Since the attacks on Charlie Hebdo on 7 January, the saying (wrongly attributed to Voltaire), “I disapprove of what you say, but I will defend to the death your right to say it,” has become a motto against radicalism. Unfortunately, this virtuous defense of freedom of speech is not only inefficient but is backfiring, as demonstrated by protests in Muslim countries against the latest issue of Charlie Hebdo, which was released in the aftermath of the attacks.
The challenge of global jihad in Europe is broader and is the result of the lack of symbolic integration of Islam within liberal democracies, as well as the preeminence of a global theology of intolerance which Al Qaida and ISIS have used to build their political ideology.
First, symbolic integration of Islam is different from socio-political integration of Muslims. European politicians have addressed the former through different educational and socio-economic policies, without paying attention to the latter, which refers to the recognition of Islam as part of the respective national culture and history of European countries. This lack of symbolic integration has translated into increasing discriminatory policies vis-à-vis a number of religious practices, from the use of the hijab and the building of mosque minarets, to circumcision and halal food, all deemed “illiberal” and “uncivic.” This discrimination leads a lot of Muslims, even the secular ones, to think that they are not accepted as full members of European societies. This amplifies anti-Islamic discourse, which is no longer the monopoly of extreme right wing movements, but comes to be shared by all political actors from the right to the left.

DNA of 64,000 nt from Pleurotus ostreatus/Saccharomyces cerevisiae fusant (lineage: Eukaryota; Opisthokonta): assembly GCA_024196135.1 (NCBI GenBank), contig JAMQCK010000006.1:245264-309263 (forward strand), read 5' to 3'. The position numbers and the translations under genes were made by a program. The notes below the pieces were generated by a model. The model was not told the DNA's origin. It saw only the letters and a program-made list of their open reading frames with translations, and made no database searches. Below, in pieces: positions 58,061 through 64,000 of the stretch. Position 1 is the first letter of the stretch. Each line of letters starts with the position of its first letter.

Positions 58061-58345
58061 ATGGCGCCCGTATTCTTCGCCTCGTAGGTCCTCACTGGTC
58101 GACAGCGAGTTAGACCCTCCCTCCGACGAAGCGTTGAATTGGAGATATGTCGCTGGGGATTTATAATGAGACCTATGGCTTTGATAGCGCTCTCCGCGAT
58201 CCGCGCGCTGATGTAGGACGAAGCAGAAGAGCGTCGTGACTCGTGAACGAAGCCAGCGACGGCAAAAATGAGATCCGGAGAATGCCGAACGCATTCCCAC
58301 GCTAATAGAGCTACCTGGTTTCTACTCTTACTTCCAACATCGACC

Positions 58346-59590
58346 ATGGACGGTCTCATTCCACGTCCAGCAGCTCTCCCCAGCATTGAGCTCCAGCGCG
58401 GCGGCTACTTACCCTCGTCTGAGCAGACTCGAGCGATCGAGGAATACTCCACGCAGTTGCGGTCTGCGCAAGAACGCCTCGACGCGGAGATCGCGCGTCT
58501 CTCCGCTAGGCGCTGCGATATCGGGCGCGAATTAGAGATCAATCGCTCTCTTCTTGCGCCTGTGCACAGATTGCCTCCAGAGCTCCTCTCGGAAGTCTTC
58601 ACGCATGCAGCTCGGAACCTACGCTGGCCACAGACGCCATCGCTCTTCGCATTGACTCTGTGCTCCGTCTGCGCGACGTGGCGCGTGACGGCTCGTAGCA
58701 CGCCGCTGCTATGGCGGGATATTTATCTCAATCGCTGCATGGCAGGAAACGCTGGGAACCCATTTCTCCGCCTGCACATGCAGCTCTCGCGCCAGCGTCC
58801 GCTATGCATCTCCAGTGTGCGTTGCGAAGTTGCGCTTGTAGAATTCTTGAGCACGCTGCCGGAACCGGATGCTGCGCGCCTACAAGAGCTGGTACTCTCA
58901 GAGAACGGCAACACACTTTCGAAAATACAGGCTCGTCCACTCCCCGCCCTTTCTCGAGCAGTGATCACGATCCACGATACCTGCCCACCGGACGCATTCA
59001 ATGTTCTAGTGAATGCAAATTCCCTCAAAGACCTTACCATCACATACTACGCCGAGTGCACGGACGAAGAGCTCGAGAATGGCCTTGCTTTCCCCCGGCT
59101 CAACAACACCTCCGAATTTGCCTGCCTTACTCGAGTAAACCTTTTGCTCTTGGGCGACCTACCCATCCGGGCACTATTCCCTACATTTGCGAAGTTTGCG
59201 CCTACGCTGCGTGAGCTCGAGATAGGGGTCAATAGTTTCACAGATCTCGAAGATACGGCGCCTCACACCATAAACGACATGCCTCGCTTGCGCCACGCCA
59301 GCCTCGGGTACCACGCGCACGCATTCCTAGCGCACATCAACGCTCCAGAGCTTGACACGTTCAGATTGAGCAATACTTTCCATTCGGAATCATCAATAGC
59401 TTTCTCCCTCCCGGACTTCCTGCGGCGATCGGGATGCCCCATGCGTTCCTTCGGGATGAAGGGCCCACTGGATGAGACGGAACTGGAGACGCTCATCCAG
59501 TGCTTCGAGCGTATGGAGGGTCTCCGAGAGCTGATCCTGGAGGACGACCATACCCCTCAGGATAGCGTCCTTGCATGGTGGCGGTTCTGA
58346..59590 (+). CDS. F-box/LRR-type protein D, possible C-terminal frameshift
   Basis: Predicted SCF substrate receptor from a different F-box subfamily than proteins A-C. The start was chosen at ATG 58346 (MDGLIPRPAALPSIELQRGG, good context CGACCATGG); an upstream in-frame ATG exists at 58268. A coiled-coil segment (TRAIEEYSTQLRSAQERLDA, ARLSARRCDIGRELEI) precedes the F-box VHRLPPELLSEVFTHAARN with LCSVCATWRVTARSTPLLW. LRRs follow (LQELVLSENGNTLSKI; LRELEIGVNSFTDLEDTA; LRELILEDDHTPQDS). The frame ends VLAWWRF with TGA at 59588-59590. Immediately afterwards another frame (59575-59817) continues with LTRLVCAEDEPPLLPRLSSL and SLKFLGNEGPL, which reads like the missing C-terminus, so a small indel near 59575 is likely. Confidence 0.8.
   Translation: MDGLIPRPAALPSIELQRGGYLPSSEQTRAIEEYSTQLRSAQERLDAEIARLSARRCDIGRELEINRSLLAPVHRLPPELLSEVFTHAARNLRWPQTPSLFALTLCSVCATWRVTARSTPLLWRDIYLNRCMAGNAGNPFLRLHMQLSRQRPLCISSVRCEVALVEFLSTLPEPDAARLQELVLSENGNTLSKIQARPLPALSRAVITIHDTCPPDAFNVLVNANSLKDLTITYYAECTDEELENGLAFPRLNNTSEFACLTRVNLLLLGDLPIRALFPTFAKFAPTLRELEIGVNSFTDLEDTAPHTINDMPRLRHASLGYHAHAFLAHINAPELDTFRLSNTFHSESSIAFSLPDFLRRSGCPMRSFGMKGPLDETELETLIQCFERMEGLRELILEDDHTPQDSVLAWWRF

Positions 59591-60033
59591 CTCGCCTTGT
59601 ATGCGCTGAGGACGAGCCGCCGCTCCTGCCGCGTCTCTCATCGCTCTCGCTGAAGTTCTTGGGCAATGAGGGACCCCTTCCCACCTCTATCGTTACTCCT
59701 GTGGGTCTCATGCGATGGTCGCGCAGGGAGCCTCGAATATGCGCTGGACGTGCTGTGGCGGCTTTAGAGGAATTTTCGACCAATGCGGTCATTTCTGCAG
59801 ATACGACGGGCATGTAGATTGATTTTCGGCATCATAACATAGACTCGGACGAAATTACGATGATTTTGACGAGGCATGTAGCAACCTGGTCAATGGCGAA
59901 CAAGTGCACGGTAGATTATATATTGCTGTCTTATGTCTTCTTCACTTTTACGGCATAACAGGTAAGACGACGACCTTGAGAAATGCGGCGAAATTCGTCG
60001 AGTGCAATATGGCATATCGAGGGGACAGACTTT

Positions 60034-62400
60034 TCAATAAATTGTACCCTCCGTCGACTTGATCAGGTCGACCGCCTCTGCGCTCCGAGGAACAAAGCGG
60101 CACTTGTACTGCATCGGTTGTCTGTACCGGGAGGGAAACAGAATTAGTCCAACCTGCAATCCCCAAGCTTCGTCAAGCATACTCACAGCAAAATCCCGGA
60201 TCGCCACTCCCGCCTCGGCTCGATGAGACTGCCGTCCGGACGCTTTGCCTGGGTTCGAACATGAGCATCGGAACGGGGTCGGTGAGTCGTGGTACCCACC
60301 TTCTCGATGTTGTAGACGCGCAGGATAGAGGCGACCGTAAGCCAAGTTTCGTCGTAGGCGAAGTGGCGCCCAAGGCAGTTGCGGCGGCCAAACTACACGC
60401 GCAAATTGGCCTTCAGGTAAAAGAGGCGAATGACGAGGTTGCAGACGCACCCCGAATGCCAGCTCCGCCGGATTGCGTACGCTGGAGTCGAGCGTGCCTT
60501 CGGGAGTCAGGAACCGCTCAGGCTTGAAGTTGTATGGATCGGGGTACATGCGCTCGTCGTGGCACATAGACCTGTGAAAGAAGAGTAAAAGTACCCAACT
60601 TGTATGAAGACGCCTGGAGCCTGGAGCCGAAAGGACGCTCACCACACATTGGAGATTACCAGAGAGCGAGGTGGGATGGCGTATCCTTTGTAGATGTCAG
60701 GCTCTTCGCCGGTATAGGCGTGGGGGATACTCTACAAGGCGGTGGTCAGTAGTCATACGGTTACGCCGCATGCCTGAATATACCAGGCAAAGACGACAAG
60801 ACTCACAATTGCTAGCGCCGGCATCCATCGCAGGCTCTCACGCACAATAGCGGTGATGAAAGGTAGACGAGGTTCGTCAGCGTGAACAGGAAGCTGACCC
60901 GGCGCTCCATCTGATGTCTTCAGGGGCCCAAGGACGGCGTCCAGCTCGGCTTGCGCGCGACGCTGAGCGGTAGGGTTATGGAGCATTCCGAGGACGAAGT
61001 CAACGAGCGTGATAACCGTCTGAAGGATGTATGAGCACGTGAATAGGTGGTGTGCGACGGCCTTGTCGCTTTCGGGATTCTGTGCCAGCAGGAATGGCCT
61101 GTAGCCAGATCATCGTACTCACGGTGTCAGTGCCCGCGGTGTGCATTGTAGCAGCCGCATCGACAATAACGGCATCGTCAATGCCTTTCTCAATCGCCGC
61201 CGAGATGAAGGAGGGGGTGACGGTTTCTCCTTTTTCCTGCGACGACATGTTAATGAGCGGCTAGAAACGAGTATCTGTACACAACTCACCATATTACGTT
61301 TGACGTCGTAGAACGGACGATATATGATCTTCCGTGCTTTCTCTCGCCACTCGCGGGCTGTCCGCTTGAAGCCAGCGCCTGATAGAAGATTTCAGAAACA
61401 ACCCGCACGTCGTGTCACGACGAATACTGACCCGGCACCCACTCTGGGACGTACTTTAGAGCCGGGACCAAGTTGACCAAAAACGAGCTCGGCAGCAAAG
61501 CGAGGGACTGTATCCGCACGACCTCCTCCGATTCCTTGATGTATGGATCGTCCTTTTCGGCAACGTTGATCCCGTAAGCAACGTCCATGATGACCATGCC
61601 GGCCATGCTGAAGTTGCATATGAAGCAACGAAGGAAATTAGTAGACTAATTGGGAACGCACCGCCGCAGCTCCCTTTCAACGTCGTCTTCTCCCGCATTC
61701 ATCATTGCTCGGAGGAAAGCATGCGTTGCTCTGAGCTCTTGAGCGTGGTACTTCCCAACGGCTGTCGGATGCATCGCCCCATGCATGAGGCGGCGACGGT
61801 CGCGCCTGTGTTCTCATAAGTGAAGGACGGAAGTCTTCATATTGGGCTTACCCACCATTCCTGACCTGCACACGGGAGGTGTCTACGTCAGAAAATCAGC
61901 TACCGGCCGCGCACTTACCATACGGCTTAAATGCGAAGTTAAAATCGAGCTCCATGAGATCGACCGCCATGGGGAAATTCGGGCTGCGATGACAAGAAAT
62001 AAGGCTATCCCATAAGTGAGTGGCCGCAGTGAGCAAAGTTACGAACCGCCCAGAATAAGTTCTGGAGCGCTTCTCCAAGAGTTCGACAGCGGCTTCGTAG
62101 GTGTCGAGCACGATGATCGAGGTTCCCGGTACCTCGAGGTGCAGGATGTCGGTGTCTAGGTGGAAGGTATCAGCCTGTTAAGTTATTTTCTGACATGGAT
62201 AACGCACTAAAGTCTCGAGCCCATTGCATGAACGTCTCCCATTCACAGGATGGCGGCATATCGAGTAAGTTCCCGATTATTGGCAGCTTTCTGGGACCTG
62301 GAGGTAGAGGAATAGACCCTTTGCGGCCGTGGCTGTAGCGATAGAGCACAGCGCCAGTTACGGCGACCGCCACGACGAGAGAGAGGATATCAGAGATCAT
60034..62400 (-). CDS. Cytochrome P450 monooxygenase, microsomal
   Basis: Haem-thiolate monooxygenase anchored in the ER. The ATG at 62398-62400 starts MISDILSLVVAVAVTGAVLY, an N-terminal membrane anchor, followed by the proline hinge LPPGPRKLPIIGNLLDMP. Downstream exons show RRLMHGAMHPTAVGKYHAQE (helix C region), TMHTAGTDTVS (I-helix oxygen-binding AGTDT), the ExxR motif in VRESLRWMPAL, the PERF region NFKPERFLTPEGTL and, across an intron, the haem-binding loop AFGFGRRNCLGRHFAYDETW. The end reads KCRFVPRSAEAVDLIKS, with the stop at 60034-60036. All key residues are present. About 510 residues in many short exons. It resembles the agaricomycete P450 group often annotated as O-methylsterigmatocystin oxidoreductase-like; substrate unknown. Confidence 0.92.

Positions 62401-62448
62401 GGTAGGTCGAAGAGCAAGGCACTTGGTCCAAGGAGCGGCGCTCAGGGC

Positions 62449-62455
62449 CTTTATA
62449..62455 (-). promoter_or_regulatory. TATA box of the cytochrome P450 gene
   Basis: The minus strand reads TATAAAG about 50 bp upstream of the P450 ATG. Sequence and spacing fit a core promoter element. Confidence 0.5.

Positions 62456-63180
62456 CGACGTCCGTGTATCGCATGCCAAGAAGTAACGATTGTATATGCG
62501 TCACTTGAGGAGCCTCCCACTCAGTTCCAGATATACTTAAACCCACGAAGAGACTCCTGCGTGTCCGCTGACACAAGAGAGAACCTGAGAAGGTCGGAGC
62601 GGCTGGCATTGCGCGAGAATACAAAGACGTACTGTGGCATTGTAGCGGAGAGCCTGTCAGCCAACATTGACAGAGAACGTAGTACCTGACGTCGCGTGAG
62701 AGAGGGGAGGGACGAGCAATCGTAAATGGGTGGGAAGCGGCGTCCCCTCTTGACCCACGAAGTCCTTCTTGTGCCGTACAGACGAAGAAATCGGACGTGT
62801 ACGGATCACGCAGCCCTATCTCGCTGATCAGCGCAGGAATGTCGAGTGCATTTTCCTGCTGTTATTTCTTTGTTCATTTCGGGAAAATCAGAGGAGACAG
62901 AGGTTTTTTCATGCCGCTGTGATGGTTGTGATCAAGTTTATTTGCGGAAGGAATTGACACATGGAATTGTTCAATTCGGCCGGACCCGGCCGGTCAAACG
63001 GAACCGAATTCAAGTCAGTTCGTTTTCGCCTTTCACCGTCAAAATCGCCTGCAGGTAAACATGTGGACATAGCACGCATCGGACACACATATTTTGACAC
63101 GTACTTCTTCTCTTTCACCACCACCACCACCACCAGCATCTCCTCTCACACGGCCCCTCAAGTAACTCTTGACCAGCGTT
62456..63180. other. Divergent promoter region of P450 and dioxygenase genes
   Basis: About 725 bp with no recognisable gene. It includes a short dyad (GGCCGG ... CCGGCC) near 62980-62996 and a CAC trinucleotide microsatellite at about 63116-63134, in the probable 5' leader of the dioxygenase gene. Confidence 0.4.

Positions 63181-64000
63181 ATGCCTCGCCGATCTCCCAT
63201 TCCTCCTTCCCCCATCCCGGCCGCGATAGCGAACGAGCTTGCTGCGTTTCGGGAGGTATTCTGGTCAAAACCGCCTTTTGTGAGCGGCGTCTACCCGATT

Islam is presented as an external religion that threatens the core liberties of European democracies and therefore needs to be limited or circumvented. At the same time, since World War II, most European democracies have limited freedom of speech and press when it propagates racial hatred and negation of the Holocaust. That is why, since the Danish cartoons controversy of 2006, some Muslims have argued they should be protected by these same laws, drawing a line between legitimate critique and insult.
Although the distinction can be blurry, Charlie Hebdo satires have not always been funny critiques but blatant insults to the basic creeds of Muslims. This incapacity to differentiate between critique and insult has been played out by radical groups like Al Qaida and ISIS, both of whom seek to recruit members from Western democracies. Both justify global jihad for the sake of Islam, which must be saved from the decadent western enemy. Because this “us versus them” mentality is very accessible to young Muslims everywhere, through the internet and other social media, it is no surprise that this rhetoric resonates with their daily experience in European societies and therefore make some of them easy recruits for global jihad.
In this regard, the preeminence of Salafi-jihadi discourses, which have monopolized the debate on “true” Islam, not only among Muslims but also in the eyes of the general population across Europe, reinforces the antinomy between the West and Islam. This discourse operates on the conceptualization of the “West” as a threat to Islam, not only through military means, but most importantly through attacks on Islamic creeds and practices.